Friday, September 2, 2011

Strawberry Balsamic Jam

 This jam is made with strawberries that were frozen, rather than fresh. I just like the texture better, my personal preference, however I encourage you to try making this with fresh berries.

This jam is sweet and tart and perfect for any use, not just on toast. It's a very soft jam and easily spreadable. I highly recommend this with a sharp goat cheese on garlicky crisps.

8 cups washed and hulled strawberries (Hulling means to remove the whitish-greenish center where the stem sits.) This is about 1 1/2 pounds of fruit, cut in half if the berries are large.

5 cups of jam sugar, though to be honest any sugar works just as well.

1/4 tsp butter

5 tbls balsamic vinegar

Place the strawberries in a large pot and bring to a boil over medium heat, stirring frequently.

Once the strawberries are boiling, add the sugar and stir until dissolved. The sugar tends to burn so make sure to stir well, scraping up the bottom of the pot. Bring to a boil again and then add the butter, which will keep the foam down.

Turn the heat down and simmer the jam for 40 minutes until thickened. Stir in the balsamic vinegar.

Bring 6 half pint jars and their bands to a boil in a large pot of water fitted with a rack. Boil for 10 minutes. Remove the jars using tongs. Simmer the lids in a small pan, to soften the rubber flange.

When the jars are dry but still hot, use a slotted spoon to fill the jars with the thickened berries leaving 3/4 inch of headspace to allow for pressure to build during the canning process.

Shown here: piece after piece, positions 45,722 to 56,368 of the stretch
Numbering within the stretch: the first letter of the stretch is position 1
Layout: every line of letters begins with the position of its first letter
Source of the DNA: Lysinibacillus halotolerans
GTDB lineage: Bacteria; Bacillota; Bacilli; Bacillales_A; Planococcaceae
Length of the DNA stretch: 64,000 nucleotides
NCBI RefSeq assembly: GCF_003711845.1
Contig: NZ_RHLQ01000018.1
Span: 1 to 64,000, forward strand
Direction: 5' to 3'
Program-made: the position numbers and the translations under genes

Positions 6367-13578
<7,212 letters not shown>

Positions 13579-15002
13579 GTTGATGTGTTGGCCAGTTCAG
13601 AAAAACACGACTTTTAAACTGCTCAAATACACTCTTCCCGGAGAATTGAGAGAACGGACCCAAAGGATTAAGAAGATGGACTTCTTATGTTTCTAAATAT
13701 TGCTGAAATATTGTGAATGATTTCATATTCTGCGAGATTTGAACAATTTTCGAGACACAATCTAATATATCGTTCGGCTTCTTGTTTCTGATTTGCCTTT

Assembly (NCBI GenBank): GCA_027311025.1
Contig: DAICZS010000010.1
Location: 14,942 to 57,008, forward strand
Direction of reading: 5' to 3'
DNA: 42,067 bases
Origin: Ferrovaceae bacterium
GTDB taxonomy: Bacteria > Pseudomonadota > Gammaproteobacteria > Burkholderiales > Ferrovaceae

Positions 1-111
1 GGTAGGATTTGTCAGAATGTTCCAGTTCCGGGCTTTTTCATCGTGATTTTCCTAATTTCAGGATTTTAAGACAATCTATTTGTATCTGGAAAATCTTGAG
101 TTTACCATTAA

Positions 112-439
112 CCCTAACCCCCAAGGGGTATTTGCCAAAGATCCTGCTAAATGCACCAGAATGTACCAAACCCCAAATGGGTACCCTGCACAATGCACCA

Use the last jar for just remaining juice, to which you can add more balsamic vinegar for use as a salad dressing or for marinading meat, chicken, fish or vegetables.

Wipe the rims, set on the lids, and screw on the bands fingertip tight. Place the jars in the rack in the large pot and add enough water to cover the jars with about 3 inches of water. Cover and bring the pot to a boil, then to lower the heat to medium for 10 minutes. Remove the cover and after 5 minutes, remove the jars. Set them on a dish towel on the counter and let sit undisturbed for six hours.

Sometime during the first hour your lids will make a pop noise, signaling that they're sealed. After six hours press on the lids, they shouldn't move at all. If they push in, they're not sealed. Try again with a new lid. These will last stored in a cool dark place for up to a year, though with how this tastes I don't see how they would last a month! Refrigerate after you open the jar.

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